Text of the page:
From preschoolers to teenagers, birthday parties can be daunting. When my daughter Mary celebrated her second birthday, baby sister Emma was just 7 months old. What’s more, these girls were numbers five and six of my nine children. Out of sheer exhaustion, I dumped a bag of powdered doughnuts onto a plate, stuck two candles in them and we all sang the birthday song to Mary. I felt guilty at first, but she talked about her doughnut cake for weeks.
Every parent has a different perspective on birthday parties. Some go all out, others pull a crowd together for last-minute fun. No matter your approach, if you follow this play-by-play guide, you’ll keep stress to a minimum.
Choose a Theme
It can dictate the type of games you play, the food you serve, even party clothes. Better, make sure bigger kids are in on the fun, says Kathleen Behnke. When she and her daughter Harper brainstorm, she always finds a way to make ideas work. “When she asked for a princess party, I tweaked it into a princess ballet party,” another passion of hers, she says. Anna, Memphis mom of Ben, 5, and Alex, 3, has found success with sports-themed University of Memphis Tiger parties. “I made a football goal post out of PVC pipes and a bucket of concrete so the boys could throw touchdowns,” she says. To further enhance the theme, inexpensive jerseys were purchased along with foam alphabet stamps for kids to put their names on jerseys.
Crunch the Numbers
Drafting a guest list always presents a dilemma for me. Do I have my child invite the whole class or include just a few kids? One solution is to invite all girls or boys. This keeps the list manageable and avoids hurt feelings. Or try inviting the same number of friends as the birthday, meaning a child turning seven invites 7 friends. When it comes to invitations, let your kids be creative. “I always include my kids in making the invitations,” says Anna, whose son Alex recently turned 4 with a robot-themed party. For the invitations, Anna says, “I let Alex color in a simple robot picture, then I put a photo of him and wrote the details by hand.”
Plan for Activities
Memphis mom Ava Shumake finds it easy to plan games once she settles on a theme, like the Neverland party she threw for her daughter Stafford. “It started as a mermaid party, but we didn’t have a pool and we wanted to invite boys so we expanded the theme to Neverland,” which included pirates, fairies, Indians, and Lost Boys. What’s more, rented costumes from local theaters added to the festivities. “We had a friend come as Captain Hook, my niece as Peter Pan, and my child’s godmother as a mermaid,” she adds, “and we even dressed the dog like Nana, complete with bonnet!” Party games included doing makeup for girls, face-painting for boys, creating headbands, and playing in a homemade teepee. “Planning games, crafts, and activities is a must!” says Behnke. Even the simplest activities like coloring or crafts can keep the party moving. “For our princess ballerina party, I had a real live ballerina teaching a class, followed by a performance by the New Ballet Ensemble, resulting in lots of happy faces,” she says.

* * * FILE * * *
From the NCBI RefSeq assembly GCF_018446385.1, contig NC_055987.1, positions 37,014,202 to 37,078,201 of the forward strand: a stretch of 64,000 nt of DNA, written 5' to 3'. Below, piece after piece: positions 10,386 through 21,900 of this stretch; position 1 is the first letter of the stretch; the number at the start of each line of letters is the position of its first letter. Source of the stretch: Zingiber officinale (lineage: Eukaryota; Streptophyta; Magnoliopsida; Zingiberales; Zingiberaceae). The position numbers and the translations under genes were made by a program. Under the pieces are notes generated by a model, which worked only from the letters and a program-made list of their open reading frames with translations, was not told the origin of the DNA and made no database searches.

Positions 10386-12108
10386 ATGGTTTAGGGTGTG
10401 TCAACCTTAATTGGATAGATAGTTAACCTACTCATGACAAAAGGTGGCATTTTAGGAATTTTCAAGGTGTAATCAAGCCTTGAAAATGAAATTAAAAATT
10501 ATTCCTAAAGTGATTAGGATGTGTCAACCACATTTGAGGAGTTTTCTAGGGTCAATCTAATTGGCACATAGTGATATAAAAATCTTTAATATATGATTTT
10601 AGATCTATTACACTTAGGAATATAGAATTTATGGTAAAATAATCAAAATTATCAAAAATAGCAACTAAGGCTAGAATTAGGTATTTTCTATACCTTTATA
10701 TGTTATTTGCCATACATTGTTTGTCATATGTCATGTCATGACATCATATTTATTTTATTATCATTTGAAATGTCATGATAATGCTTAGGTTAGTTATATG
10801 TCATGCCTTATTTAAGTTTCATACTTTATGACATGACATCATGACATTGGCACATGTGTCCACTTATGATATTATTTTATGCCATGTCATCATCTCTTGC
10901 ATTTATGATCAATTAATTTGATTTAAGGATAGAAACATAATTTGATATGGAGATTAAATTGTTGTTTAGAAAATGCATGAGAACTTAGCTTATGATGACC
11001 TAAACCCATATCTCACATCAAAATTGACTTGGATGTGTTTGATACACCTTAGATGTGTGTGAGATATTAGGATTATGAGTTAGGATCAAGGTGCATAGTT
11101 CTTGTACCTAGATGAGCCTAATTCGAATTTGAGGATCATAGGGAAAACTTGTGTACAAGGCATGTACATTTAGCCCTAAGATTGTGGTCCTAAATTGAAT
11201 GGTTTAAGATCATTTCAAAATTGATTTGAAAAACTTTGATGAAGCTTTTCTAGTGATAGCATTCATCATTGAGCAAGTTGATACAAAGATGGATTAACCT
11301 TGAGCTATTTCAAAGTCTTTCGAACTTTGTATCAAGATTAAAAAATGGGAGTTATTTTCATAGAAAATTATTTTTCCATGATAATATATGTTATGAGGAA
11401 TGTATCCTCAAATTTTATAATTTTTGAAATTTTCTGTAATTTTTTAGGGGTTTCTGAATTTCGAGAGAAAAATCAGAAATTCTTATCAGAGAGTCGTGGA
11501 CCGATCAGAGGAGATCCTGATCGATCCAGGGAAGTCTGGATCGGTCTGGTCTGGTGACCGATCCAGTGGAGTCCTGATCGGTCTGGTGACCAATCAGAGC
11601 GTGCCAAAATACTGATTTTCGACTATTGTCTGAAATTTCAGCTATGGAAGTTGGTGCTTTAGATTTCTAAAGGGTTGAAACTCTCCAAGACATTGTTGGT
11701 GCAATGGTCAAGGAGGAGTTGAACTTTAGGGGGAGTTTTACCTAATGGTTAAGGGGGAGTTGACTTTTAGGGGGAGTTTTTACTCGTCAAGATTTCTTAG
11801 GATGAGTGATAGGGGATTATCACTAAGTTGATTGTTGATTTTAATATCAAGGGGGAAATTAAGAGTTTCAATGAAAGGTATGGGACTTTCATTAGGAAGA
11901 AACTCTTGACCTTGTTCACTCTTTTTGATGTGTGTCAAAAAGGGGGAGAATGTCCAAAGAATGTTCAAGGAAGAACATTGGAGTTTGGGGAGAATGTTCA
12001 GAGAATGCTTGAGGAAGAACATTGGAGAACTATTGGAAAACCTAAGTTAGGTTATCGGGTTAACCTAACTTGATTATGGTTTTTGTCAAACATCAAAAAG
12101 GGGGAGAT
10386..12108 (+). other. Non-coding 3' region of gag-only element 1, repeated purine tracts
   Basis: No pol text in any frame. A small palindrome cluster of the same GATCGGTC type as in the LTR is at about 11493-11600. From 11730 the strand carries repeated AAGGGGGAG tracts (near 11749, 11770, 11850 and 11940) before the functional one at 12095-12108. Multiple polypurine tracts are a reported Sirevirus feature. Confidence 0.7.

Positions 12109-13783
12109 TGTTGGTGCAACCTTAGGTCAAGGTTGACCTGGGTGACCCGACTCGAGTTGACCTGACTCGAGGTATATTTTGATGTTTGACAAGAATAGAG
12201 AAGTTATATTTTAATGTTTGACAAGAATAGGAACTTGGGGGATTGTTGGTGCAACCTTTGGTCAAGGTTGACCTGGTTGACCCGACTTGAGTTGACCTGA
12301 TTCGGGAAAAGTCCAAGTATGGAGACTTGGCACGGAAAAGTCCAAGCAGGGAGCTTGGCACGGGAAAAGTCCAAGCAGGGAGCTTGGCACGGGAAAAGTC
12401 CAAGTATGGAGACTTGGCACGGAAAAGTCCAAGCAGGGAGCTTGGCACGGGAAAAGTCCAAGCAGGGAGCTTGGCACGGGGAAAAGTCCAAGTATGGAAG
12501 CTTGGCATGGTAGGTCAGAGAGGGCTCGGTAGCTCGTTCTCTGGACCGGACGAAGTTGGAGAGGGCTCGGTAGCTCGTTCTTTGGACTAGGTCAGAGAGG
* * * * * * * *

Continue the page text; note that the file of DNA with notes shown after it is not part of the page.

Let Them Eat Cake
If you plan to get a little help for your child’s party, consider it here. Whether you buy the cake or ask a few friends to bring snacks, assistance with party food goes a long way. One year my son requested tacos at his party. At first I resisted, but the more I thought about it, the more I concluded I could tackle it. I assembled the tacos ahead of time and let the kids put on their toppings. It was a hit. With a little thought, the food and theme can be the same. “We attended a pancake/doughnut birthday party on a Saturday morning,” says Behnke, adding the guests came dressed in their PJs. “It was very cute and it the party went from 9 to 11 a.m. When it was over, the whole day was still ahead.”
End with a Smile
“The Neverland theme allowed for a variety of party take-homes,” says Shumake. Canvas bags for boys and draw-string bags for girls brimmed with feathers, headbands, Pixie Stixs, and shells necklaces. Behnke, who recommends the dollar aisle at Target, sent princess ballerinas home with crowns and a bag filled with lip balm, lollipops, and a bracelet. For summertime birthdays, beach parties are a fun option. “We went to a really cute party in a friend’s backyard where they hauled in a bunch of sand and asked kids to come ready to get to messy,” says Behnke. Add a wading pool or slip-n-slide, and your “seaside” backyard will rock. Easy take-homes are buckets, shovels, or beach balls. Whatever the time or place, your main goal should be to make the birthday child feel special. After all, our children are the biggest celebration of all. Margie Sims is a freelance writer and mom of nine in upstate New York. Visit her daily Mom Blog at margiesims.com/blog.